The King's Tweet

Two front-runners for best picture of 2010 at Sunday’s Oscar ceremony are “The King’s Speech” and “Social Network.” Both are based on true stories, and both share a theme of communication. One is about a stuttering king and his friendship with an Australian speech therapist. The other is about a college boy with primitive social skills and over-the-top programming talents who goes on to define, if not invent, the concept of social media. 

Both also explore the impact of new communication technologies more than 60 years apart. 

In “The King’s Speech,” the backdrop to the entire movie is the rise of radio. This new technology was changing everything, even redefining the British Crown. Suddenly, from India to Canada and throughout England, every subject of the Empire could hear his king. He was no longer just a face on a coin or a picture on a wall, but a voice. 

This gave the king remarkable power, but it was also a burden: He could no longer live in his splendid cocoon, but now had to meet the expectations of those he professed to lead. A stuttering king could hardly command respect, much less rally his people to fight the likes of Adolf Hitler. 

Radio was a new and disruptive technology, understood at the time to be both a mixed blessing and an unavoidable reality, grumbled about, but accepted as a necessary evil. 

In “Social Network,” the film documents a few years in the young life of Mark Zuckerberg. Less than 10 years ago, this Harvard undergrad created a social network called Facebook that allowed students to exchange information and communicate quickly and easily with each other over the Internet. 

The impact of Facebook has been dramatic, rivaling the other world-changing inventions of the last decade such as YouTube and Twitter. For many over the age of 30, it may be hard to grasp how quickly Facebook has changed personal interactions. It has become a ubiquitous means of communication (along with texting). E-mail is so 2005 to students. It is via Facebook that people are invited to weddings, keep up on gossip and post pictures for all to share.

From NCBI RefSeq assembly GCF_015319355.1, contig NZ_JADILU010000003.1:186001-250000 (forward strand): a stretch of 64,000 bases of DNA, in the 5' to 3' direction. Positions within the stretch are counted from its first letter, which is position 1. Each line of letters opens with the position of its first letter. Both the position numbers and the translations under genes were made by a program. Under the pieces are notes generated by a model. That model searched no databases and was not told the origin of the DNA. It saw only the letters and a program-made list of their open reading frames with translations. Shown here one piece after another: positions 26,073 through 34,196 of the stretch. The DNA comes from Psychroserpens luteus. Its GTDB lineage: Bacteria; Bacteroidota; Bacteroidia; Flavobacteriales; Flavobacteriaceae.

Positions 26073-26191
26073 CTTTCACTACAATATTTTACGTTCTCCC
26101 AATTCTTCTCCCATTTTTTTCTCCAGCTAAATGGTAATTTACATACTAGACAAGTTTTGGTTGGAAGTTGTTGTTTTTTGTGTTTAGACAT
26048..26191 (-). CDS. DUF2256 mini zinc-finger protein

Like radio once upon a time, Facebook’s power to communicate frightens some and is taken for granted by others. Its 500 million users have made Zuckerberg a billionaire before the age of 30. Zuckerberg created it out of his own felt need, but he stepped squarely into the middle of the zeitgeist. In a world that is at once both more connected and more isolated, Facebook becomes a means of creating mini-social groupings of like-minded individuals. And if it started as a means to hook up with friends, it is now a political and marketing tool of awesome effectiveness. 

It is, for a moment, the final word. The only thing for sure, however, is that our pace of change is accelerating to warp speed. Time magazine predicts that humanity as we know it will be irrevocably changed by 2045 when machines become smarter than humans. Even now, the human brain is being reshaped so quickly that it is the youngest among us who are, briefly, the most technologically fluent, as change first empowers each mini-generation and then passes it by. 

The Church embraced radio, so it can embrace Facebook as well. But as an institution, it is prone to moving slowly and cautiously, even as its members are racing at the speed of fiber optic. Eighteen-year-olds are running apologetics websites, and grass-roots theological combat is taking place in the 140 characters allowed by Twitter. When Jesus said we must be like the little children, did he mean we must tweet the Good News and friend the unbeliever? 

Greg Erlandson is OSV president and publisher.